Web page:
Tajikistan, the poorest country to emerge from the Soviet Union, has one economic asset of note – Talco, an aluminum smelter that, in a good year, pulls in hundreds of millions of dollars. For years, the state-owned company has been notoriously non-transparent. Now, a seven-year legal battle with the world’s largest aluminum maker, Russia’s Rusal, has produced court and bank records that reinforce suspicions that Talco’s profits have benefitted relatives of the Central Asian country’s president.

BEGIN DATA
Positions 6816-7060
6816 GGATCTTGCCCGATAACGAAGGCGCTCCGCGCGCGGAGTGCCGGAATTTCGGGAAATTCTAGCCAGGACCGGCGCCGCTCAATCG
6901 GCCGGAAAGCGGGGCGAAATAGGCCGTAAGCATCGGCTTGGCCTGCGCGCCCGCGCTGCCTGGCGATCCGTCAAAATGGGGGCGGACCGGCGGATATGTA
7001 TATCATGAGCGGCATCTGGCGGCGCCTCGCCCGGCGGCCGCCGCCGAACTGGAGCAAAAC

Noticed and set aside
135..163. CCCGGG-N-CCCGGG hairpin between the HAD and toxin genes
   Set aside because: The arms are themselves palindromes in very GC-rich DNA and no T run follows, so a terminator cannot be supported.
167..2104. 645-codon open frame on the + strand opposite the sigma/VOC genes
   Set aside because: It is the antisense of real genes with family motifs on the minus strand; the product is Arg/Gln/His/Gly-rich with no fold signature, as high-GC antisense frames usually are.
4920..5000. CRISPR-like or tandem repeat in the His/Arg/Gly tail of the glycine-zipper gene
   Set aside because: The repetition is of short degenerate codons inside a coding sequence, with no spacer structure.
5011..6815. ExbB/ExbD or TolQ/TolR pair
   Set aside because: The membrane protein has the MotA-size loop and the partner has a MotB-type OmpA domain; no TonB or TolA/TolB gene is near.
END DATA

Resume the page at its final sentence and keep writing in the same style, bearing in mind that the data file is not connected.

In a region where nepotism is more the rule than an exception, this news is unlikely to cause outrage among Tajiks. But the legal proceedings show how difficult it can be to hide sensitive information in a globalized financial world. And, spun the right way, the revelations could give Moscow a new lever of geopolitical influence over Dushanbe.
State Money for Private Planes
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David Trilling is EurasiaNet's Central Asia editor.